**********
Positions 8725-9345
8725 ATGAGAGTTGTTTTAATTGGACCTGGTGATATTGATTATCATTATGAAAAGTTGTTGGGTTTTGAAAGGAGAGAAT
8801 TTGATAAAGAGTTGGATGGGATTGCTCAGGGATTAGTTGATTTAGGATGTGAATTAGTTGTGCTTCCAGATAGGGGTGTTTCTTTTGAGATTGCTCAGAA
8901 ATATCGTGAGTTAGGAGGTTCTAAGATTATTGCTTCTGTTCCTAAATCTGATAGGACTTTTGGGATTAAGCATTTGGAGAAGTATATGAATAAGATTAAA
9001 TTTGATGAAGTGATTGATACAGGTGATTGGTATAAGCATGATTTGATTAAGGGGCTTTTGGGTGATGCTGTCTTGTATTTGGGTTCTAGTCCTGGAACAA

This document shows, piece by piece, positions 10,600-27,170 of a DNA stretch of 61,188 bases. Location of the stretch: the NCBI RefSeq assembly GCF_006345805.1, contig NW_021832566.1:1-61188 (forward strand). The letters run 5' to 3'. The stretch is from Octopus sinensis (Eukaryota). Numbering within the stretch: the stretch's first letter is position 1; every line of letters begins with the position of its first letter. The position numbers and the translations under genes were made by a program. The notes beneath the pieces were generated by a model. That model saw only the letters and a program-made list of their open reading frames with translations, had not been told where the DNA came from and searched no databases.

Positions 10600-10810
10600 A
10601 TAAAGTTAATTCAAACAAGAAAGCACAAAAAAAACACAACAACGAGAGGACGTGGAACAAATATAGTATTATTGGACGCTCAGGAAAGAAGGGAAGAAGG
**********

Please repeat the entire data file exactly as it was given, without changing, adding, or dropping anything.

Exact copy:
Positions 8725-9345
8725 ATGAGAGTTGTTTTAATTGGACCTGGTGATATTGATTATCATTATGAAAAGTTGTTGGGTTTTGAAAGGAGAGAAT
8801 TTGATAAAGAGTTGGATGGGATTGCTCAGGGATTAGTTGATTTAGGATGTGAATTAGTTGTGCTTCCAGATAGGGGTGTTTCTTTTGAGATTGCTCAGAA
8901 ATATCGTGAGTTAGGAGGTTCTAAGATTATTGCTTCTGTTCCTAAATCTGATAGGACTTTTGGGATTAAGCATTTGGAGAAGTATATGAATAAGATTAAA
9001 TTTGATGAAGTGATTGATACAGGTGATTGGTATAAGCATGATTTGATTAAGGGGCTTTTGGGTGATGCTGTCTTGTATTTGGGTTCTAGTCCTGGAACAA

This document shows, piece by piece, positions 10,600-27,170 of a DNA stretch of 61,188 bases. Location of the stretch: the NCBI RefSeq assembly GCF_006345805.1, contig NW_021832566.1:1-61188 (forward strand). The letters run 5' to 3'. The stretch is from Octopus sinensis (Eukaryota). Numbering within the stretch: the stretch's first letter is position 1; every line of letters begins with the position of its first letter. The position numbers and the translations under genes were made by a program. The notes beneath the pieces were generated by a model. That model saw only the letters and a program-made list of their open reading frames with translations, had not been told where the DNA came from and searched no databases.

Positions 10600-10810
10600 A
10601 TAAAGTTAATTCAAACAAGAAAGCACAAAAAAAACACAACAACGAGAGGACGTGGAACAAATATAGTATTATTGGACGCTCAGGAAAGAAGGGAAGAAGG